there's a must-listen report by npr's scott horsley from today's all things considered. it explains that, six weeks in office, barack announced that new rules for the science and scientists would be established (this was in response to bush's attacks on and manipulation of science).
they rolled tape and we got the following from six weeks after barack was sworn in.
Barack Obama: It's about letting scientist like those who are here today do their jobs free from manipulation or coercion and listening to what they tell us. Even when it's inconvenient. Especially when it's inconvenient.
those new rules? 15 months overdue and they're saying it will be published in december at the earliest.
we had another clip of barack speaking in the segment.
Barack Obama: To ensure that in this new administration, we base our public policies on the soundest science, that we appoint scientific advisors, based on their credentials and experience, not their politcs and ideology. And that we are open and honest with the American people about the science behind our decisions.
as bad as that is, pair it with this report by ari shapiro on today's morning edition.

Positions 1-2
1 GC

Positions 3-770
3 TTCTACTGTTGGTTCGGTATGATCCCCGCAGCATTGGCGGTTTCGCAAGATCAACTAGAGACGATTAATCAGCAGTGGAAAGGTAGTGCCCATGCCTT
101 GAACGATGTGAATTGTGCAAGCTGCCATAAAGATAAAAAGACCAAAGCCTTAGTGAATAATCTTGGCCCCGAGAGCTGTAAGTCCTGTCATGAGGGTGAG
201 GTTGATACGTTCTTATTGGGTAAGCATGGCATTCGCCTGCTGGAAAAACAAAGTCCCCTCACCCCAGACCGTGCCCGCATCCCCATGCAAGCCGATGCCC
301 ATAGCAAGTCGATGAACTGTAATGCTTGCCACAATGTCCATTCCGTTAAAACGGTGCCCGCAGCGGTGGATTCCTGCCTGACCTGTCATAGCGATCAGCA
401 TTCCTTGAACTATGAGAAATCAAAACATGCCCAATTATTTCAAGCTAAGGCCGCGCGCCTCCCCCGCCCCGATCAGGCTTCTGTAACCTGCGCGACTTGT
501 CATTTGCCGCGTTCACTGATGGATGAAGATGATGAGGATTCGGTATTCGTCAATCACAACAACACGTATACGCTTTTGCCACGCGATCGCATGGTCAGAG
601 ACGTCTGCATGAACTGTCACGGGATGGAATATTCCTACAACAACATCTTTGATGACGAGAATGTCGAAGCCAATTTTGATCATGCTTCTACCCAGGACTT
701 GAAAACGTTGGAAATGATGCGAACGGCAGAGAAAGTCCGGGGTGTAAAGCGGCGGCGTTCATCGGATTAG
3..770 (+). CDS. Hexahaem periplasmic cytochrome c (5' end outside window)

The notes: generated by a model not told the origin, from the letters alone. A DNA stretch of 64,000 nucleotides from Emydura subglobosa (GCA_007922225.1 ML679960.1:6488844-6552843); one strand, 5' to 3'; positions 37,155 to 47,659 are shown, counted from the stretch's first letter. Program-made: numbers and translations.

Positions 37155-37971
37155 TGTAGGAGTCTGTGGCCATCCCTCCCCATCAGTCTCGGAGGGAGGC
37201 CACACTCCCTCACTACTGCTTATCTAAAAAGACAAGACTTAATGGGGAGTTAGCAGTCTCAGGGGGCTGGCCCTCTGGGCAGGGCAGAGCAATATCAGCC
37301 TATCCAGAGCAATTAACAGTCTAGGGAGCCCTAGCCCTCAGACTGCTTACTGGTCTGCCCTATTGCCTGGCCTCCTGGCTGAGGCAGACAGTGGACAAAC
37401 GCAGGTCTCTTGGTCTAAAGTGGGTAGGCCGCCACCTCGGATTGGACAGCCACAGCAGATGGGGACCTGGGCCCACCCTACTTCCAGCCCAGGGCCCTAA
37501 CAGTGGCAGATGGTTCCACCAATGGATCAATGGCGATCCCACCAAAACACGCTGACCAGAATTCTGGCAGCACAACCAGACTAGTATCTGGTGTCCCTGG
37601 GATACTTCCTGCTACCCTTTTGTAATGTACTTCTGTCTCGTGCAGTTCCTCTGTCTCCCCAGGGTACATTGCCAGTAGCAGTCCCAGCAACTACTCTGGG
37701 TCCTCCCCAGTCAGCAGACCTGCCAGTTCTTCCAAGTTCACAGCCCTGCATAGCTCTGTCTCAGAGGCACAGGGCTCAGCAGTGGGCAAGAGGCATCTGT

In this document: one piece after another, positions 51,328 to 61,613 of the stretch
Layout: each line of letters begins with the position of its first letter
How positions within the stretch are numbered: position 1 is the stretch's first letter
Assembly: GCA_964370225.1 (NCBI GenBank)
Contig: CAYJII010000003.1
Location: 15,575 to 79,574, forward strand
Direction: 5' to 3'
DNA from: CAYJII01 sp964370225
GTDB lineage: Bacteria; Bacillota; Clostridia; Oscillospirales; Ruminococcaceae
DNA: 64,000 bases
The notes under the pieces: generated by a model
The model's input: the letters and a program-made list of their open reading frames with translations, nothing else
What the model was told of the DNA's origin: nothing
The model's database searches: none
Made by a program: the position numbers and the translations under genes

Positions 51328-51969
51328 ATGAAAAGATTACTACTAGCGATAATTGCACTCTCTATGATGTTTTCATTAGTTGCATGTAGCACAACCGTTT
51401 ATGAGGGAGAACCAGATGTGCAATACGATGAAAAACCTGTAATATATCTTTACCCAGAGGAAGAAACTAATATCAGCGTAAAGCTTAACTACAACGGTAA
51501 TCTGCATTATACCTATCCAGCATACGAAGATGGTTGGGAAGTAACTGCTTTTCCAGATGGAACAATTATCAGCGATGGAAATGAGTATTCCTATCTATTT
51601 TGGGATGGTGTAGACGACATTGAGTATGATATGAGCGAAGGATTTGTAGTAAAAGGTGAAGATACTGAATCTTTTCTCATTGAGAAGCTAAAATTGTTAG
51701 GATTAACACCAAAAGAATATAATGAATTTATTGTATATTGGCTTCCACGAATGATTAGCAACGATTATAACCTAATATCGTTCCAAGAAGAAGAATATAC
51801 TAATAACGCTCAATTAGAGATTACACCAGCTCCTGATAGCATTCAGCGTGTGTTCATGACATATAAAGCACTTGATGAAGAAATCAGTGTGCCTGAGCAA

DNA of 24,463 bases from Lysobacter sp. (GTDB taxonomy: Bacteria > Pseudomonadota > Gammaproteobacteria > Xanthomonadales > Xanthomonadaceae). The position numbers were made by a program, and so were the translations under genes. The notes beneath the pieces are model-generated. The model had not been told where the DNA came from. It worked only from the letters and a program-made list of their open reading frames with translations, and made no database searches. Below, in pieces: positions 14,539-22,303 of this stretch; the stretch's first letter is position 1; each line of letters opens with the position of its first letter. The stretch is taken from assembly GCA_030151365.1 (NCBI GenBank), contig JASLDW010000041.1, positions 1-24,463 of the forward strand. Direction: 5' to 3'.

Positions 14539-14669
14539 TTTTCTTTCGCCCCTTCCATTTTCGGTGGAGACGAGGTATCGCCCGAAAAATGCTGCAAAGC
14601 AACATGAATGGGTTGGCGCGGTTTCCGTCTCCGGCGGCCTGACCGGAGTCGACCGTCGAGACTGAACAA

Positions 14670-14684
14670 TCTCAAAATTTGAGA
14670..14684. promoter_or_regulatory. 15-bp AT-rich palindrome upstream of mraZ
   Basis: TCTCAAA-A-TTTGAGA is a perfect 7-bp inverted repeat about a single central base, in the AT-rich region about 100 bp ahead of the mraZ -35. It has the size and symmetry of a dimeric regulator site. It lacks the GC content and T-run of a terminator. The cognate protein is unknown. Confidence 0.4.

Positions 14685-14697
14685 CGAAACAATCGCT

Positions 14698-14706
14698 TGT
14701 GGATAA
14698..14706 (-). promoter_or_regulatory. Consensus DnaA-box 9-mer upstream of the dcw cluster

ARI SHAPIRO: When the Deepwater Horizon oil well exploded and sank last April, the government first estimated that a thousand barrels a day were coming out of the leaking well.�Then the number jumped fivefold.�
Now for the first time, we know where that 5,000 barrel a day figure came from.�A preliminary report by the commission investigating the BP spill says a government scientist came up with that figure. And, quote, "There is no indication that the scientist had expertise in estimating deep-sea flow velocity from video data or that he used an established or peer-reviewed methodology."
This report traces many such instances during the spill, where the Obama administration ignored or obscured existing scientific methods and evidence, ultimately giving the public inaccurate information and damaging the government's credibility, according to the report.
In May, BP released a short video clip of the gusher. Independent scientists who had experience measuring oil flow used that video to obtain much higher measurements.�Professor Steven Werely of Purdue University revealed his measurement to NPR Science Correspondent Richard Harris on this program.
Professor STEVEN WERELY (Purdue University): 70,000 barrels a day.
RICHARD HARRIS: Plus or minus how much?
Prof. WERELY: Oh, about 20 percent.
SHAPIRO: The White House pushed back hard on those measurements, even though this report says they were far more accurate than the government's figures.�
best science he promises the public but ari's report shows us otherwise. barack said they would listen to what scientists told them and we know that's a lie. and we also know that he wasn't fretting over whether or not the american people felt informed and felt like they could trust the administration.
let's close with c.i.'s 'Iraq snapshot:'